Mitigate Candidate Bias

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Unfortunately, bias is part of human nature. However, when people are aware of their biases, they are better able to reduce unfair and inaccurate inclinations towards others. When hiring new employees, it’s crucial for your hiring team to be acutely aware of biases they may have toward different candidates. 

Some of the most common biases include:

  • Confirmation bias: Asking a candidate questions that will confirm your belief in someone else.

  • Affect heuristics: Judging a candidate’s ability to do a job based on superficial evidence. 

  • Expectation anchor: Basing a candidate’s credibility on a single factor.

  • Affinity bias: Preferring a candidate because they are similar to you.

  • Intuition bias: Simply trusting your gut feeling about a candidate’s ability to do the job.

To better understand these biases and how they apply to you as well as your team and the individuals they are recruiting, it’s important to bring in an outside resource to educate your team about different biases and how to prevent them from influencing the recruitment process. There are a few simple things you can do to prevent bias, such as 

Learn more about how 17 companies combat bias when recruiting diverse candidates.




This update covers recruiting trends from disability and inclusion in the workplace to working weekends and offering tuition reimbursement benefits. We’ll also touch on a few trends related to hiring diverse candidates.

Diversity, Disability & Inclusion

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As of July 2018, less than a third of Americans with disabilities between the ages 16-64 are in the workforce — for reference, 75% of Americans without disabilities are in the workforce. 

The benefits of building an inclusive environment and hiring people with disabilities extend far beyond the individual employee. According to one study, if 1% more people with disabilities joined the workforce, the GDP could see a $25B increase.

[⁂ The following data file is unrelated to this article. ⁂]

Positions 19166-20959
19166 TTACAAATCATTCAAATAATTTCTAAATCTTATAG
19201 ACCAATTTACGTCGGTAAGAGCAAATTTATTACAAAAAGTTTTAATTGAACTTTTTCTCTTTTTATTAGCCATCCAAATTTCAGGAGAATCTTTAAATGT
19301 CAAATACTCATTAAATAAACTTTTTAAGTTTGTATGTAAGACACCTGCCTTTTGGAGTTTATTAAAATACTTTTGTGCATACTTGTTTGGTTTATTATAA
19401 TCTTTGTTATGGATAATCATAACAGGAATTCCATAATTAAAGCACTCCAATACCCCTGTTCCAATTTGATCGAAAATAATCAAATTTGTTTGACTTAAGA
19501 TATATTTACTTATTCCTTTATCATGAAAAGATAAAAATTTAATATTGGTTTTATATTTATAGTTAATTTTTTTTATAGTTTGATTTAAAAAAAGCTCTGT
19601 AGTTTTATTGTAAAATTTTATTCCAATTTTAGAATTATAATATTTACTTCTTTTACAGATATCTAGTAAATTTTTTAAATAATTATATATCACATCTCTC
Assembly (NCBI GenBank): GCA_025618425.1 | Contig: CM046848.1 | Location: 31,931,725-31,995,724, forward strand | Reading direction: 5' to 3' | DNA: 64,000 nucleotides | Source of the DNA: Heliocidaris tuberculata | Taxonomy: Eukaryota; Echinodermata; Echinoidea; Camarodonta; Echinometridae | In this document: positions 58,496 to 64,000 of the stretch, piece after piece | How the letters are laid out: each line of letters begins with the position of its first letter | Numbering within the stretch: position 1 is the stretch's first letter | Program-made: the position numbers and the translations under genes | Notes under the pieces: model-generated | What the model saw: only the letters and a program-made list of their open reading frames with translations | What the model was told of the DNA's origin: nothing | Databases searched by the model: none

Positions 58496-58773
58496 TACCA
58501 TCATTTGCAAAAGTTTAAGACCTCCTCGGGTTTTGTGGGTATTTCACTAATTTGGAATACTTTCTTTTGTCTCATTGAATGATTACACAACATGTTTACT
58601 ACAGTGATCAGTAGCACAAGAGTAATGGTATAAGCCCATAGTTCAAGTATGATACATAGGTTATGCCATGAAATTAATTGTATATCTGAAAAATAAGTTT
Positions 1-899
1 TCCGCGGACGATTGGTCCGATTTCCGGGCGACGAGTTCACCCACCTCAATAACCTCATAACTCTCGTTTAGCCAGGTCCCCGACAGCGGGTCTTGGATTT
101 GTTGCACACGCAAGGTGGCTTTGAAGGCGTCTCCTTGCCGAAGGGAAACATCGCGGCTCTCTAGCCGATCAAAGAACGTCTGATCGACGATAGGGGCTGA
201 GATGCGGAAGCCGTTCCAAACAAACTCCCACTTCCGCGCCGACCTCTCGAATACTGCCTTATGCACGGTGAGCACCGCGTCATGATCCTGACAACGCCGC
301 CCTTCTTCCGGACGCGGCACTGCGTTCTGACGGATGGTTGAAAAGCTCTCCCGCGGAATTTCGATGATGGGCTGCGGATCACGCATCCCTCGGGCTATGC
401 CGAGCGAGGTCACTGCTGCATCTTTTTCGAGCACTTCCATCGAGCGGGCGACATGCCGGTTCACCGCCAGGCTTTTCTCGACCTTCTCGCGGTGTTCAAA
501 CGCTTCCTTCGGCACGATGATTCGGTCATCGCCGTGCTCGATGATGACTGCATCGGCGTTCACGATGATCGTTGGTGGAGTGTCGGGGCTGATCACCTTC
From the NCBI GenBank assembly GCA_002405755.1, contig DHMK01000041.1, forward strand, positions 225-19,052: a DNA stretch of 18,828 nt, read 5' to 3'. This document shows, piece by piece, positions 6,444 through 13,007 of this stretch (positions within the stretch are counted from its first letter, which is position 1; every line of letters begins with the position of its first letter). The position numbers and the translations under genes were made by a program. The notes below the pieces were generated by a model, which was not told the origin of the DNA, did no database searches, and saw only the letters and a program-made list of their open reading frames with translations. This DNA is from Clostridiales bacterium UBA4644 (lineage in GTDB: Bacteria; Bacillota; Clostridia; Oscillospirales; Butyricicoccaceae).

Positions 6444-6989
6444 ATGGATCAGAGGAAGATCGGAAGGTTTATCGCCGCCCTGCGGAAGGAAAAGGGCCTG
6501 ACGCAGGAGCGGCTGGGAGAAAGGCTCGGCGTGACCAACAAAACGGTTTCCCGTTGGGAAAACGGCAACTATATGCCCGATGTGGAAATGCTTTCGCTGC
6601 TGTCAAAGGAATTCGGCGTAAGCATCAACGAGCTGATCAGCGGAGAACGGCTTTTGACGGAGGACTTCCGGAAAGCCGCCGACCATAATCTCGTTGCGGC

Accenture Research conducted a study that measured 140 US companies by financial performance in terms of profitability and value creation. Of the companies analyzed, 45 were identified as “Champions” or leaders in disability employment and inclusion, and they saw a major lift in profitability and performance. Over four years, these companies saw an average of 28% higher revenue, doubled their net income and enjoyed 30% higher economic profit margins.

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Hiring individuals with varying disabilities and experiences will not only help your team build a more diverse and inclusive environment, but those individuals will bring unique perspectives and ideas that will further help your company reach a wider market of customers and clients. 

If you’re not sure where your company stands with disability inclusivity, see how it compares with the national Disability Equality Index. Some simple ways to boost disability inclusivity at your office and throughout your hiring process include: 

  • Create a mental health allyship program 

  • Establish an Employee Resource Group (ERG) 

  • Provide comprehensive health benefit packages

  • Partner with disability advocacy groups

  • Make your website and application process accessible

  • Create an internship program for people with disabilities

To further improve disability inclusion hiring efforts, check to see if disability is included in your Equal Employment Opportunity statement and how it defines disability. Also, if your company has any resources for persons with disabilities, see if that information is included on your careers page and job descriptions.